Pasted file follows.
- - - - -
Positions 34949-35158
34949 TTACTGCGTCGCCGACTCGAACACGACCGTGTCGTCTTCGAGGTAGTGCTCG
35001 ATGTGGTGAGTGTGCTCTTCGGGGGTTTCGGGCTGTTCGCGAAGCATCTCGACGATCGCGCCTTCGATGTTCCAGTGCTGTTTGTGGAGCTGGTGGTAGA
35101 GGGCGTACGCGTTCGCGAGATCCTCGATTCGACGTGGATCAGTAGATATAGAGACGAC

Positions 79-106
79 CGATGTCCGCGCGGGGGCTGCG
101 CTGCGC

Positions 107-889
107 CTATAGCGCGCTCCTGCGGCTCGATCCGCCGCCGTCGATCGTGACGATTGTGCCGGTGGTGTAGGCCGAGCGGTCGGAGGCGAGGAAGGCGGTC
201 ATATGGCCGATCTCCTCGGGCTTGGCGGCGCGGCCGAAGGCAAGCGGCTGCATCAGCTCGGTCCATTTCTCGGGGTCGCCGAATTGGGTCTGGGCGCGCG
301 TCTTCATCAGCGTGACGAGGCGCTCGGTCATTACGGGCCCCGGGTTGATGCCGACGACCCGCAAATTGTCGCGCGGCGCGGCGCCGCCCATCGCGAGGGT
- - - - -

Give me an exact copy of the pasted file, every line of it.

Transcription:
Positions 34949-35158
34949 TTACTGCGTCGCCGACTCGAACACGACCGTGTCGTCTTCGAGGTAGTGCTCG
35001 ATGTGGTGAGTGTGCTCTTCGGGGGTTTCGGGCTGTTCGCGAAGCATCTCGACGATCGCGCCTTCGATGTTCCAGTGCTGTTTGTGGAGCTGGTGGTAGA
35101 GGGCGTACGCGTTCGCGAGATCCTCGATTCGACGTGGATCAGTAGATATAGAGACGAC

Positions 79-106
79 CGATGTCCGCGCGGGGGCTGCG
101 CTGCGC

Positions 107-889
107 CTATAGCGCGCTCCTGCGGCTCGATCCGCCGCCGTCGATCGTGACGATTGTGCCGGTGGTGTAGGCCGAGCGGTCGGAGGCGAGGAAGGCGGTC
201 ATATGGCCGATCTCCTCGGGCTTGGCGGCGCGGCCGAAGGCAAGCGGCTGCATCAGCTCGGTCCATTTCTCGGGGTCGCCGAATTGGGTCTGGGCGCGCG
301 TCTTCATCAGCGTGACGAGGCGCTCGGTCATTACGGGCCCCGGGTTGATGCCGACGACCCGCAAATTGTCGCGCGGCGCGGCGCCGCCCATCGCGAGGGT